The Vikings had a very bizarre tradition that might be totally unique: they buried their own homes. From the Bronze Age until the Viking Age, historians have noted that burial mounds were placed on top of the remains of Viking longhouses. The internal posts that served as roof-supporting beams were usually taken off before the house was set on fire and once the house had burned to the ground, one or more burial mounds were positioned on top of its remnants.
Vikings Burnt and Buried Their Own Houses
As Heritage Daily reports, Marianne Hem Eriksen, a postdoc at the Department of Archaeology, Conservation and History at the University of Oslo has investigated these uncommon “deaths” and burials of Scandinavian longhouses for quite some time now. She says, “I studied seven different house burials from the Iron Age in Scandinavia, in five different locations: Högom in Sweden; Ullandhaug in Rogaland; Brista in Uppland, Sweden; Jarlsberg in Vestfold; and Engelaug in Hedmark.”
Eriksen believes that the burial mounds were not always tied with human death, but instead they could possibly mark the cremation and burial of a house within Viking society. She explained to Heritage Daily, “In some cases we have been unable to find human remains, even in places where we could expect such remains to have been preserved. Nevertheless, archaeologists have more or less implicitly assumed that somewhere or other, there must be a deceased individual.
Artist’s interpretation of a ‘Viking Village.’ (Lukasz Wiktorzak/ArtStation)
Living in a Typical Viking Longhouse
As Robin Whitlock suggests in a previous Ancient Origins article, a typical longhouse was a long and probably very chaotic structure, plagued by noise and dirt. This was primarily because a number of families tended to live in the same house along with their animals (that were kept at one end of the structure.) This area would also be where the crops were stored and it would have been separated into stalls for animals and crops. The fire was a source of heat and light, but there was no chimney and that meant the longhouse would have been very smoky. Sometimes, additional lighting was provided in the form of stone lamps with fish liver oil or whale oil as the fuel. Seating was either in the form of wooden benches along the walls or an available spot on the floor.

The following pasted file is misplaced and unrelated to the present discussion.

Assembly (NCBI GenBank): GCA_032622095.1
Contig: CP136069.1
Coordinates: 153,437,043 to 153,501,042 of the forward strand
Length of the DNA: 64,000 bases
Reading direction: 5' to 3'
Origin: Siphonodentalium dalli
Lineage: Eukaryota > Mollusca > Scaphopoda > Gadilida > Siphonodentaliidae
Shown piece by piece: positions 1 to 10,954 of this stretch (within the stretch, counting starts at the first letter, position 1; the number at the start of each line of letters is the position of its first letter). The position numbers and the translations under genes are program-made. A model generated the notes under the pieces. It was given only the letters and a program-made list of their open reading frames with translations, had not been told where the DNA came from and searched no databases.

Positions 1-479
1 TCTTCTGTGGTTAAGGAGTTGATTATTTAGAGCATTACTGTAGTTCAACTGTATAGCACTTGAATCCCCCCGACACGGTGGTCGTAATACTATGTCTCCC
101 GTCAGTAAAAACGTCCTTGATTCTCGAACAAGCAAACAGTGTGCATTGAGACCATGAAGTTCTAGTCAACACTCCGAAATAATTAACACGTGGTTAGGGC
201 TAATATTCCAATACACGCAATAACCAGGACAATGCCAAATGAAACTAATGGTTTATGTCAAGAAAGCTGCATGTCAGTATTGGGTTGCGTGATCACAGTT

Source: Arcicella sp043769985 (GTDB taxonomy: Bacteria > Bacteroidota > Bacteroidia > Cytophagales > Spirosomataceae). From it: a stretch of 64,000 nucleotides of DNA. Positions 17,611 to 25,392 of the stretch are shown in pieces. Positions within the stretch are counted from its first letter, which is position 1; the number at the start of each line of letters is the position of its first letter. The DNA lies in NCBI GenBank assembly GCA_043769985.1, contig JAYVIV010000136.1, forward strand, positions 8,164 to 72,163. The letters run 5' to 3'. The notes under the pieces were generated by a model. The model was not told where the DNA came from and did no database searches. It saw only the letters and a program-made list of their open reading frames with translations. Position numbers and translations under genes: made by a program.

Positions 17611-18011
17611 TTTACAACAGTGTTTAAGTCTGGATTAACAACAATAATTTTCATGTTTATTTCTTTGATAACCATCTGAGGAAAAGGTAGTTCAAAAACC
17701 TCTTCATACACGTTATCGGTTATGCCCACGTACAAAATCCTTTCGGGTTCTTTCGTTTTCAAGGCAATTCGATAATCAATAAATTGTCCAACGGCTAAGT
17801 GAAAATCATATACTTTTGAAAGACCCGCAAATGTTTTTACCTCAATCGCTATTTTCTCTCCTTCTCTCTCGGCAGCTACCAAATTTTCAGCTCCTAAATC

The walls of a longhouse were commonly made from a structure of wooden poles with wattle and daub infilling. In Denmark, some longhouses had forges inside them, although more commonly the forge was housed in a separate building. The size of the longhouse depended on the wealth of the owner and in some areas of Denmark royal longhouses were located in settlements within round earthen embankments consisting of four longhouses. Each longhouse accommodated the crew of a ship and their families. The roof was made of thatch or wooden shingles.
Reconstruction of a Viking house from the ring castle Fyrkat near Hobro, Denmark. (Malene Thyssen/CC BY SA 3.0)
Can a House Die?
The question popping up from such practices is simple: Can a house (or any object for that matter) die? Marianne Hem Eriksen had to dig deep into anthropology’s mysteries to find more sources about people’s attachment to their houses in various cultures. She told Heritage Daily,
“To people in Madagascar, a house has its own life cycle. It is born, lives, grows old and dies. The Batammaliba people of West Africa perform rituals during the construction of houses, the same rites of passage that they perform for newborn babies, adolescents and adults. When the house is completed, they perform a ritual where they ‘kill’ the house. The house has been alive during the building process, and must be killed to make it habitable for people. Many cultures believe that the house is metaphorically linked to the human body.”
The Link Between Human Bodies and Objects in Viking Culture
After years of research and study on the topic, Eriksen is pretty convinced that the Vikings saw a link between the human body and the house they were living in during their lifetime. As she told Heritage Daily:
“Many of the Norse words that are related to houses are derived from the human body. The word window comes from wind and eye and refers to openings in the walls where the wind comes in. The word gable, i.e. the top of the end wall of the house, means head or skull. This connection between bodies and houses may have led them to think that a house has some kind of essence, some kind of soul.”
‘Viking Long house door. Norway, Epcot Center.’ (One Lucky Guy/CC BY NC SA 2.0)
This possibly explains why Norse people during that period would often give their house a proper funeral when it had completed its circle of life. As Eriksen explained:
“By burning down the house they may have had a wish to cremate it, to liberate the life force of the house. If houses and people could be part of a network that had ‘agency’ – vitality and personality – this could at least be part of the explanation for the longevity of longhouses in Scandinavia.”
Eriksen is currently continuing her study on the topic and has published an article on the same in the European Journal of Archaeology.
Viking Longhouse – Reconstruction. (Eric Gross/CC BY 2.0)
Top Image: ‘Light and Structure’ - Reconstruction of Viking Longhouse: Central Jutland, Denmark. Source: Eric Gross/CC BY 2.0
By Theodoros Karasavvas